A panel on Print Media featuring panelists Bill Keller, The New York Times; Len Downie, The Washington Post; Laurie Hays, The Wall Street Journal; David Boardman, The Seattle Times; Clara Jeffrey, Mother Jones; and introductory remarks by Lowell Bergman.
This event was a part of a conference titled The Crisis in News: Is There a Future for Investigative Journalism? sponsored by the Investigative Reporting Program, Graduate School of Journalism, University of California Berkeley.
Lowell Bergman, Director of the Investigative Reporting Program, is also a producer and correspondent for the PBS documentary series Frontline, and the Reva and David Logan Distinguished Chair in Investigative Journalism at the Graduate School of Journalism.
David Boardman is Executive Editor of The Seattle Times and its Web site, seattletimes.com. He has worked at The Times since 1983 in various positions, with a focus on investigative journalism. He has directed three Pulitzer Prize-winning projects and 10 Pulitzer finalists. Boardman is vice president of the American Society of News Editors and a member of the boards of the Center for Investigative Reporting, the Reporters Committee for Freedom of the Press and the Eastern European Organized Crime and Reporting Project. He is also a member of the National Advisory Board of the Poynter Institute for Media Studies, the Advisory Board of ProPublica, and the Accrediting Council on Education in Journalism and Mass Communication. He is a former two-time president of Investigative Reporters and Editors Inc.
Leonard Downie Jr.
Leonard Downie Jr. was named Executive Editor of The Washington Post on September 1, 1991, after serving as Managing Editor for seven years. He worked on the Metropolitan staff as a reporter and editor for 15 years, and ran the staff as Assistant Managing Editor for Metropolitan news from 1974 until 1979.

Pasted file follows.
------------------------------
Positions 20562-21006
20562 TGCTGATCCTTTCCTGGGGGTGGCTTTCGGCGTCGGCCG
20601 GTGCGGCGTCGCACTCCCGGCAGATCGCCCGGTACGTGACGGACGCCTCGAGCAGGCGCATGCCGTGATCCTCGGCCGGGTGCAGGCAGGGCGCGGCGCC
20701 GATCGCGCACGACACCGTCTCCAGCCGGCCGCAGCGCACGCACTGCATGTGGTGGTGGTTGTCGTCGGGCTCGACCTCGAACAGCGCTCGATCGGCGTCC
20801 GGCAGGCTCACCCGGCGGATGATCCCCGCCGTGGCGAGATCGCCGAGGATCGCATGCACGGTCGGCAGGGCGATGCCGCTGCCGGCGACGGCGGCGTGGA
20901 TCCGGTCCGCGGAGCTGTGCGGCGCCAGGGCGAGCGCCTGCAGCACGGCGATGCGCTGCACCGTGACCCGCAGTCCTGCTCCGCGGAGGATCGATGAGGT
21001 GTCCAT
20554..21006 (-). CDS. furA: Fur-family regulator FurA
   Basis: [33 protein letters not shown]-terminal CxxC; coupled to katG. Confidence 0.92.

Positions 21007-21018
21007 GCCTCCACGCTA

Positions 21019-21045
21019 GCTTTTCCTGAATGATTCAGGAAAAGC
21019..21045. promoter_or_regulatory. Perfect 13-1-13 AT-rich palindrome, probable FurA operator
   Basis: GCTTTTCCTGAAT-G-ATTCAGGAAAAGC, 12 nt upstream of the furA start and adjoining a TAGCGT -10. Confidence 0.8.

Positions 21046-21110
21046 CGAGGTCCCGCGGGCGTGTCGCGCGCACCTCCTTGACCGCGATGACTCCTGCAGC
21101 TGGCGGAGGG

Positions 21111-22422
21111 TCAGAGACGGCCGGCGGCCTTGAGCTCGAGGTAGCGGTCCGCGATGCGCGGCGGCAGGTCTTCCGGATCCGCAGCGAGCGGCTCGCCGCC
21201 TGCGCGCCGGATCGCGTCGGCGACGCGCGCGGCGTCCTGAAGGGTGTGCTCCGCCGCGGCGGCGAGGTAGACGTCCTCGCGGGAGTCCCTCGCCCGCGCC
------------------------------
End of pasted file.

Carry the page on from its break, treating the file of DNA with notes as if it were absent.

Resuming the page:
As Deputy Metropolitan Editor, Downie helped supervise The Post's Watergate coverage. He was named London correspondent in 1979 and returned to Washington in 1982 as National Editor. In 1984, he became Managing Editor. Downie is a director of The Los Angeles Times-Washington Post News Service.
Stephen Engelberg was the founding managing editor of ProPublica from 2008-2012, and became Editor-in-Chief on January 1, 2013. He came to ProPublica from The Oregonian in Portland, where he had been a managing editor since 2002. Before joining The Oregonian, Engelberg worked for The New York Times for 18 years, including stints in Washington, D.C., and Warsaw, Poland, as well as in New York. He is a member of the Pulitzer Prize Board and of the Board of Directors of the American Society of News Editors. After beginning his career at The Times, he worked as a reporter for The Virginian-Pilot of Norfolk and for The Dallas Morning News before returning to The Times to write news and investigative articles on national security matters. After a stint as The Times bureau chief in Warsaw immediately following the collapse of Communism, he resumed his work as an investigative reporter in 1993. Engelberg shared in two George Polk Awards for reporting: the first, in 1989, for articles on nuclear proliferation; the second, in 1994, for articles on U.S. immigration. A group of articles he co-authored in 1995 on an airplane crash was a finalist for a Pulitzer Prize. Engelberg’s work since 1996 has focused largely on the editing of investigative projects. He started The Times's investigative unit in 2000. Projects he supervised at The Times on Mexican corruption (published in 1997) and the rise of al-Qaeda (published beginning in January 2001) were awarded the Pulitzer Prize. During his years at The Oregonian, the paper won the Pulitzer for breaking news and was a finalist for its investigative work on methamphetamines and charities intended to help the disabled. He is the co-author of Germs: Biological Weapons and America's Secret War (2001).